The licensing costs is the reason why you have to use third-party products to support DVD playback on your Windows box.

Spaceman Spiff
Aug 26, 2006, 12:04 AM
As long as Blu-ray players are more expensive, the general population is going to buy the cheaper HD player.

Perhaps, but there's a possible plus for Blu-ray if you're optimistic. A more or less average Joe who's doing a little consumer shopping but doesn't really know the specs of either platform sees the prices of HD-DVD and Blu-ray, and notes that Blu-ray is higher. Often the case seems to be that higher priced items generally have a reason for being higher priced, they're often better or of higher quality. Cars, speakers, monitors, etc. Joe isn't a techy who understands why higher DPI or digital input or whatever is better, but he's accustomed to seeing higher price come more features or higher quality make. So he sees Blu-ray being more expensive, probably too expensive, but it's registered that it must be somehow better. Maybe the prices are too high on both, so he waits.

Finally, both platforms have come down in price and are now about even. Joe remembers noting in the past that Blu-ray was for some reason better, and makes a purchase.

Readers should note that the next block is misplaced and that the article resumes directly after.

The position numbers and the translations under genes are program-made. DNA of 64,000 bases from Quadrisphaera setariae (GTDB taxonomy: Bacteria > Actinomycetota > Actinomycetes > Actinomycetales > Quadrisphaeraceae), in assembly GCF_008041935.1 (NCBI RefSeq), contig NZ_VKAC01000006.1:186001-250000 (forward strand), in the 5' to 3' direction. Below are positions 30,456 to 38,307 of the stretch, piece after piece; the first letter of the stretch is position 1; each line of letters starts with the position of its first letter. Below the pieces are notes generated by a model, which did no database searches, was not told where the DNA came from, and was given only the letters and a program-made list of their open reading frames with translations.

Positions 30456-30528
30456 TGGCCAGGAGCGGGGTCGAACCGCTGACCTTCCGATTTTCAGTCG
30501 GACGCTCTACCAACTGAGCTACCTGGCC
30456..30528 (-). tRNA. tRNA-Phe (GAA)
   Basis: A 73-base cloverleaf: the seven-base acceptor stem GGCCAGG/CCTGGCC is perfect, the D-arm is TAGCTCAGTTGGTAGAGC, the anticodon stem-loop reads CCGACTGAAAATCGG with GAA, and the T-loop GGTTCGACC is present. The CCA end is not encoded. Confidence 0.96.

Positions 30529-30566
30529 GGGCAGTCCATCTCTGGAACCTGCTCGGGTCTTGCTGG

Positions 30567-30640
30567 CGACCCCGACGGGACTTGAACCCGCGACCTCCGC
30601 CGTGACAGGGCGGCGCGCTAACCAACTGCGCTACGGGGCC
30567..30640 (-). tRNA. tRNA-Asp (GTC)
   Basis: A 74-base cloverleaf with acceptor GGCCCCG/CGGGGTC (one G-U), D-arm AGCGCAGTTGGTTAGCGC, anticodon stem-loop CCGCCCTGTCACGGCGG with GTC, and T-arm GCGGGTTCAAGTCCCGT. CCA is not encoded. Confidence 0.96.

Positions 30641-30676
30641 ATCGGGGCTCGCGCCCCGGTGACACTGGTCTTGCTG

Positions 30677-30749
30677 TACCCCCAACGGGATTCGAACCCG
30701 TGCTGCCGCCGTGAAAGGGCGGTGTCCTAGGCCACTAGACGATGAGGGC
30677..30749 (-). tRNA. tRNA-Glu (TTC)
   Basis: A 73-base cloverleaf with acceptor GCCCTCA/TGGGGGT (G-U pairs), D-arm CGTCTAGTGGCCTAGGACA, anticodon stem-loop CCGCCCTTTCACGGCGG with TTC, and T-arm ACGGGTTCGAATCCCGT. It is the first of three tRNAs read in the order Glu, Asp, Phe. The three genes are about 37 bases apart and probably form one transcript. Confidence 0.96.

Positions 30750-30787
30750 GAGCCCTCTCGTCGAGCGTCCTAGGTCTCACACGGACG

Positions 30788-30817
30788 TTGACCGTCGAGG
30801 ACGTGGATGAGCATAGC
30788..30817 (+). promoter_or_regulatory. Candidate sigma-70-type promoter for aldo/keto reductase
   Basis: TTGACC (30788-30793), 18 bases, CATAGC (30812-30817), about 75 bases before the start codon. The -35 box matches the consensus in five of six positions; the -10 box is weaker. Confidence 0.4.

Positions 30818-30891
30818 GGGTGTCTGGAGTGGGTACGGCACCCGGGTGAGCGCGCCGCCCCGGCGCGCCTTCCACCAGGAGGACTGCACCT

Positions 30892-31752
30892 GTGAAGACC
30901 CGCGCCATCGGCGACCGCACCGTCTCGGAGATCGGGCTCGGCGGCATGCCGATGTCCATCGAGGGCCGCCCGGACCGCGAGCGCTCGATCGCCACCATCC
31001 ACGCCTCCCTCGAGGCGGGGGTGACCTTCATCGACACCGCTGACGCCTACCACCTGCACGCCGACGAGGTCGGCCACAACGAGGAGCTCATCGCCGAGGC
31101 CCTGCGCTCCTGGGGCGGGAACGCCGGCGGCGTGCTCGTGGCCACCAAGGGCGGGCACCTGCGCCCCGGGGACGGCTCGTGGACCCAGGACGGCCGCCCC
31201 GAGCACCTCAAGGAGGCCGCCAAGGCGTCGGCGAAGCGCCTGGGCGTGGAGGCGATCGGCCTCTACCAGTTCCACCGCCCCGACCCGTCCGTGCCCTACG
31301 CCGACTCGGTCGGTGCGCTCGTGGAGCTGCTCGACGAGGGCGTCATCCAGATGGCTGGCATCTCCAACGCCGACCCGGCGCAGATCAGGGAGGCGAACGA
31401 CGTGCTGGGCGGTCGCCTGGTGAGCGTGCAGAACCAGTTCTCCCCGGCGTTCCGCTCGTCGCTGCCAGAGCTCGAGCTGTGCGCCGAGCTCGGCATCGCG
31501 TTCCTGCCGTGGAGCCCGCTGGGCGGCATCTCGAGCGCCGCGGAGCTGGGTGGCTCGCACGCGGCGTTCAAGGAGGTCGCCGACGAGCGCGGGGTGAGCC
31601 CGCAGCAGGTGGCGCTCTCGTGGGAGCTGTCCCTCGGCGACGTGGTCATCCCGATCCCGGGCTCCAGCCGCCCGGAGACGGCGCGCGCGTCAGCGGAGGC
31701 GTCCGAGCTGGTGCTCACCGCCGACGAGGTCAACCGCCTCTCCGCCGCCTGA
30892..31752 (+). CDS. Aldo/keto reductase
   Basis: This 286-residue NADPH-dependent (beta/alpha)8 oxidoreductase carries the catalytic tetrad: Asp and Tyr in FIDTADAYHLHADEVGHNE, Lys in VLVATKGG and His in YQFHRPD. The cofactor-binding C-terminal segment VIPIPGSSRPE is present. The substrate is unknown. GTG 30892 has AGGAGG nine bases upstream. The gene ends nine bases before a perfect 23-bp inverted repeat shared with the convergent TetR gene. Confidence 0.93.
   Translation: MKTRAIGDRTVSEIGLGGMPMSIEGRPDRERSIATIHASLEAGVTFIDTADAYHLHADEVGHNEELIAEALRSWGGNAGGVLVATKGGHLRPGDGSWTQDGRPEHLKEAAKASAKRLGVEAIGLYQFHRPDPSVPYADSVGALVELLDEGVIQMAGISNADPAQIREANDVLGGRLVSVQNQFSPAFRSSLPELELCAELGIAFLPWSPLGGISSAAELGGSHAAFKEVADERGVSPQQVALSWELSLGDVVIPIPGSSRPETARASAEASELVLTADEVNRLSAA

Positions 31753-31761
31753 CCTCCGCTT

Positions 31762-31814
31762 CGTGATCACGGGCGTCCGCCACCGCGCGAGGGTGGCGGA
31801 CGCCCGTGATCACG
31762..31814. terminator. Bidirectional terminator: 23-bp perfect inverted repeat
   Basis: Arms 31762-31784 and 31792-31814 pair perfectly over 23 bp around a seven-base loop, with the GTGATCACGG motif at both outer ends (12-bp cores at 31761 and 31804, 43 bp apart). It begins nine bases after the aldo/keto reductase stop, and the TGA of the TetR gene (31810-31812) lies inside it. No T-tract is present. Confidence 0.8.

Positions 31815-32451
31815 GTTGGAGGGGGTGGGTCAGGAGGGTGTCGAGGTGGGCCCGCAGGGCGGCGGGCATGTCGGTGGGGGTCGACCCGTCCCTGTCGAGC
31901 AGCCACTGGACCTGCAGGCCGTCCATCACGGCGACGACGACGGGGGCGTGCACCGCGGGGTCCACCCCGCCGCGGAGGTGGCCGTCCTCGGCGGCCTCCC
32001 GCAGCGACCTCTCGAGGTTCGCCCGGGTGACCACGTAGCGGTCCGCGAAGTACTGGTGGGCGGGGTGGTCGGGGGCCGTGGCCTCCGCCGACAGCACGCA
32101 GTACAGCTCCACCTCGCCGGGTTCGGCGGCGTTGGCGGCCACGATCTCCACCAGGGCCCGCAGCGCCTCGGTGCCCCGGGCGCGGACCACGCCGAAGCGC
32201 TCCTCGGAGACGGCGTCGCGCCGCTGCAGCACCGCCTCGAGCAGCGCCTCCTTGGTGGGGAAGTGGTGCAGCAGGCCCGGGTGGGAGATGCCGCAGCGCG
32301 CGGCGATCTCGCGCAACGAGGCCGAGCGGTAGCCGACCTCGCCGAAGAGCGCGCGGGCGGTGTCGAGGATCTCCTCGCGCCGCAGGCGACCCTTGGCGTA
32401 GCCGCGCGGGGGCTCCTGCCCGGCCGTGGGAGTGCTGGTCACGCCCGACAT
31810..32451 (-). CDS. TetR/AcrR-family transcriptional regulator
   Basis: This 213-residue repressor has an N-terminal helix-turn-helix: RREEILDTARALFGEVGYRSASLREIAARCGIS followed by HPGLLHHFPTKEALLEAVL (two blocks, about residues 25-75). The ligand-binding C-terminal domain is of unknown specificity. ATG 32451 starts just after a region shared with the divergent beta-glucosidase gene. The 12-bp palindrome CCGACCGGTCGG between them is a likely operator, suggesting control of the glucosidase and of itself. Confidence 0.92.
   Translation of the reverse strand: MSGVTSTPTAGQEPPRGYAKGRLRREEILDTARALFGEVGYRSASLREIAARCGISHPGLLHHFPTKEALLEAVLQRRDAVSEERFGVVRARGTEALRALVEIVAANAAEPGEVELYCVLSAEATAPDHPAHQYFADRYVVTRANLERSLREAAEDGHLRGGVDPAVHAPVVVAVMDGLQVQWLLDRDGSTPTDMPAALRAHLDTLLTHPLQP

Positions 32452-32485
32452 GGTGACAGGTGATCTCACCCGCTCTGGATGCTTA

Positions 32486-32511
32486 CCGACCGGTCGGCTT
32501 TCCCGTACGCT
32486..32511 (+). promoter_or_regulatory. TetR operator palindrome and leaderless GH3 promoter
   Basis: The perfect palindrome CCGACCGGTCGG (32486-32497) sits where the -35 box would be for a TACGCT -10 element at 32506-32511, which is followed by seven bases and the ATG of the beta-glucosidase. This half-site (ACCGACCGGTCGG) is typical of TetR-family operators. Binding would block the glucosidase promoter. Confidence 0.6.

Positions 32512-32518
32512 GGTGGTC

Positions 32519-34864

Now I'm not saying that HD-DVD isn't going to have a huge advantage with it's lower price. However, perhaps Blu-ray won't be completely driven out. There's still a fight going.


As for Vista - this OS hasn't seen a single piece of positive news in a long time. I'm not surprised to see this.

JFreak
Aug 26, 2006, 01:25 AM
Average Joe sees HD tech still too pricey and postpones purchases until prices begin to come down. Average Joe doesn't care how good something is if it costs too much. That's the bottom line. Another fact is that Average Joe will be buying a HD-capable television first, and given that those are pricey too, most will only buy the TV for now.

And many are even waiting for the "full" HDTV feature even though the "HDTV-lite" would be just fine. They just know that there will be a full version soon enough, so they're not so keen in jumping to the lite-wagon.